I was watching “The Crown” the other evening and for a split second thought, “Nobody’s wearing masks, and they’re all gathering too closely together!” It startled me that I’m so used to living in the COVID-19 world right now (well, mostly) that I reacted to this on Netflix.
Driving out to the country to deliver things to a homebound friend, I also felt anxiety about driving so far and on semi-icy roads. I was always a good winter driver, so this was new also. Have I just not driven much in the last year, so that’s scary now, too?
We are dreaming these things also. Researchers at the University of Helsinki examined sleep and stress data from more than 4,000 people and found that 55% had bad dreams that were pandemic-specific, including accidental hugs or handshakes.
I read that people are feeling socially awkward because they haven’t had much interaction for so long. It’s like we’ve been on a silent meditation retreat.
COVID-19 is affecting us more than we realize. I’m wondering what other, more subtle effects it’s having on us. After 10 months, have we become so used to masks, isolation, no touching or hugs, and tragedy all around us that we’ll be afraid to join humankind once more?
Will we ever go to the movies again, crowded into theaters with hundreds of other people? Hug our grandchildren? Go back to the office for work?
And Zoom. Will people ever get together again to figure things out, discuss issues, experience each other’s body language?
I just read there are now virus-themed dolls for sale this holiday season, all wearing masks, of course!
This all goes without saying, the grief and loss many have felt directly from COVID-19 – that will always be with them. So will the loss of jobs, economic resources, even homes. Such devastation!
Schools are shuttered, learning is down, routine meals are now missing for many kids, no birthday parties, soccer games, school plays, social interaction, etc. Not to mention homeless kids and other marginalized children. The long-lasting traumatic effects this is having on children are causing negative health issues. Parents are agonized and their kids are feeling their pain. Children are more resilient than we are, but there will be traces of damage for some when and if this ends.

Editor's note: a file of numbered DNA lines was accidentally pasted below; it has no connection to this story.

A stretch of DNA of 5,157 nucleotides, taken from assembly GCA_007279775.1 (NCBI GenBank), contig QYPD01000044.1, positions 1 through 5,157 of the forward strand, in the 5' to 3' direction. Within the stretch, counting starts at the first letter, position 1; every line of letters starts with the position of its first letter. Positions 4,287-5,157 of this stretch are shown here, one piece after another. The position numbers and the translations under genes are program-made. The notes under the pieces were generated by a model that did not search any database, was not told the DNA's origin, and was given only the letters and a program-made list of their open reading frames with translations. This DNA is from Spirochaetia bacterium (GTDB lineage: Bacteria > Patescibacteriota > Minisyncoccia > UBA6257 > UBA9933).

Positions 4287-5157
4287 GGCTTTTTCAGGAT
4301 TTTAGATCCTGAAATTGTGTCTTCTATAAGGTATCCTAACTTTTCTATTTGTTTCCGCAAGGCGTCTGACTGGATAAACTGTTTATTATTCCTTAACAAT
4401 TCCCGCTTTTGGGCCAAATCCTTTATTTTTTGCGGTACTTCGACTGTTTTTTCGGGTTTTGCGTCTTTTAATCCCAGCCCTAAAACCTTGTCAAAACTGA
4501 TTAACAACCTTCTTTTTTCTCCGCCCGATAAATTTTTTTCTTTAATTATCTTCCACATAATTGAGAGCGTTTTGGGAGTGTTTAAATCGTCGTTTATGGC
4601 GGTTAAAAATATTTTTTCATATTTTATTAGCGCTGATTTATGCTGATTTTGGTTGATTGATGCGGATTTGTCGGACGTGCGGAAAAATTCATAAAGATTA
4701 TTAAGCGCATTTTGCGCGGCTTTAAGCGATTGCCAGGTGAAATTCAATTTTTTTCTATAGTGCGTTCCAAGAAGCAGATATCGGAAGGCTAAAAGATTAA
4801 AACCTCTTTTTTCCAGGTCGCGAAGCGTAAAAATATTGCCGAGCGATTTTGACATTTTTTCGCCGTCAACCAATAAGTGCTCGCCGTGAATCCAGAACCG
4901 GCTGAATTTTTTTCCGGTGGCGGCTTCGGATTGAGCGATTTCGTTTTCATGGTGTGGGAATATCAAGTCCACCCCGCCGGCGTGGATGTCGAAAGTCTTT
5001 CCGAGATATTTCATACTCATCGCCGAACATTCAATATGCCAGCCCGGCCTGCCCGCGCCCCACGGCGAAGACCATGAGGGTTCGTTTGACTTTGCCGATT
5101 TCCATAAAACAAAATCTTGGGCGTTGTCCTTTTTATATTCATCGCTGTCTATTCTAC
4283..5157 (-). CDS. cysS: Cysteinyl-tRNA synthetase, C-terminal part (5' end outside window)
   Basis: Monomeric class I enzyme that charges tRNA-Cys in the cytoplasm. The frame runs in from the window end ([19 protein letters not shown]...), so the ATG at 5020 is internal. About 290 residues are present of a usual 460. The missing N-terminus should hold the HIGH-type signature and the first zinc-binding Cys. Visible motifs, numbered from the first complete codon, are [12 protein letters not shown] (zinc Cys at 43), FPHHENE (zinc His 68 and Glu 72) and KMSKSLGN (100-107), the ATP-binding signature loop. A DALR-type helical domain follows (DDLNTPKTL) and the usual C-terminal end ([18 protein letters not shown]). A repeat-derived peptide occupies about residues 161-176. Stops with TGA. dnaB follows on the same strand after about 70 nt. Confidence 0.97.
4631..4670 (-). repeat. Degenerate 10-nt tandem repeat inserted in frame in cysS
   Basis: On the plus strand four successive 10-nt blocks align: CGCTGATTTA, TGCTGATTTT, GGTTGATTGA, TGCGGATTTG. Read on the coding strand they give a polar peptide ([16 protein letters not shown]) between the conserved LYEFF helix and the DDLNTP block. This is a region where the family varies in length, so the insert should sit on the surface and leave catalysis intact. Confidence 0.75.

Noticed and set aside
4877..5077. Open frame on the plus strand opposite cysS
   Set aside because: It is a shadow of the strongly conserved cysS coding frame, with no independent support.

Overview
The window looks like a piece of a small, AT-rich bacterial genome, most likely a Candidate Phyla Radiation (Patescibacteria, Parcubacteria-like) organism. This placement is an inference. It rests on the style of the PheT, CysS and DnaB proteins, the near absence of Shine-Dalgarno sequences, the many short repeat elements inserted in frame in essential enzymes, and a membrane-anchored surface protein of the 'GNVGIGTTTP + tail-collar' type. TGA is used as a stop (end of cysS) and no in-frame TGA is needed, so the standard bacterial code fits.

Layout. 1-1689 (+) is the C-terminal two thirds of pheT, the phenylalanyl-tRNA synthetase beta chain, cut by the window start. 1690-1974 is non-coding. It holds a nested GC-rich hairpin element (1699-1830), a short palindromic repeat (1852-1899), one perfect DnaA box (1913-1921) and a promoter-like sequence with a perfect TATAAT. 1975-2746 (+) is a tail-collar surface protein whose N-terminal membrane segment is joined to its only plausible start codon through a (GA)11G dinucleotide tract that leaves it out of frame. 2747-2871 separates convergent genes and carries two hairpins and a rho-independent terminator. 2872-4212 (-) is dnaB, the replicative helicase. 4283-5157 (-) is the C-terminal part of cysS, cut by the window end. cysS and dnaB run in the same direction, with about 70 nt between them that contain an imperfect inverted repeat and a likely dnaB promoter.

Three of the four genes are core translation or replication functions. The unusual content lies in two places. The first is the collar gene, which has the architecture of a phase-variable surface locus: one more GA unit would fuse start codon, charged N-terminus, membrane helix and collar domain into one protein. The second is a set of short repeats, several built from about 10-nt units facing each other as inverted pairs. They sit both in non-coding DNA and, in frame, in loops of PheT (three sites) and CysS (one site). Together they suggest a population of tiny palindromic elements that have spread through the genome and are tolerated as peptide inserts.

What will the future bring as far as the mental health toll on all of us? The whole ordeal seems like it’s much easier for us older folks, without having young kids at home, or having to work at jobs, teach online school and be mothers and fathers, like our adult kids must.
But let’s not get so used to this pandemic life that we’re terrified to get back out there. As the vaccines become more available, there are hints of a better life ahead in 2021.
What will it be like to go to an in-person gathering, be with friends and family again, have a glass of wine in a cafe with girlfriends, hop on a plane and see family and, most of all, embrace our kids and grandkids? I’m sure it will all be very gradual and step-by-step, thoughtful step-by-steps. These are all things to look forward to, to carry us through this difficult winter.
It’s good to watch mask-less TV and realize this is only a blip in time. But it’s been a big blip, and a profound and devastating blip, and I’m wishing we all come out of it with as little harm as possible. Especially the children!
Martha McClellan has lived in Durango since 1993 and has been an educator, consultant and writer. Reach her at [email protected]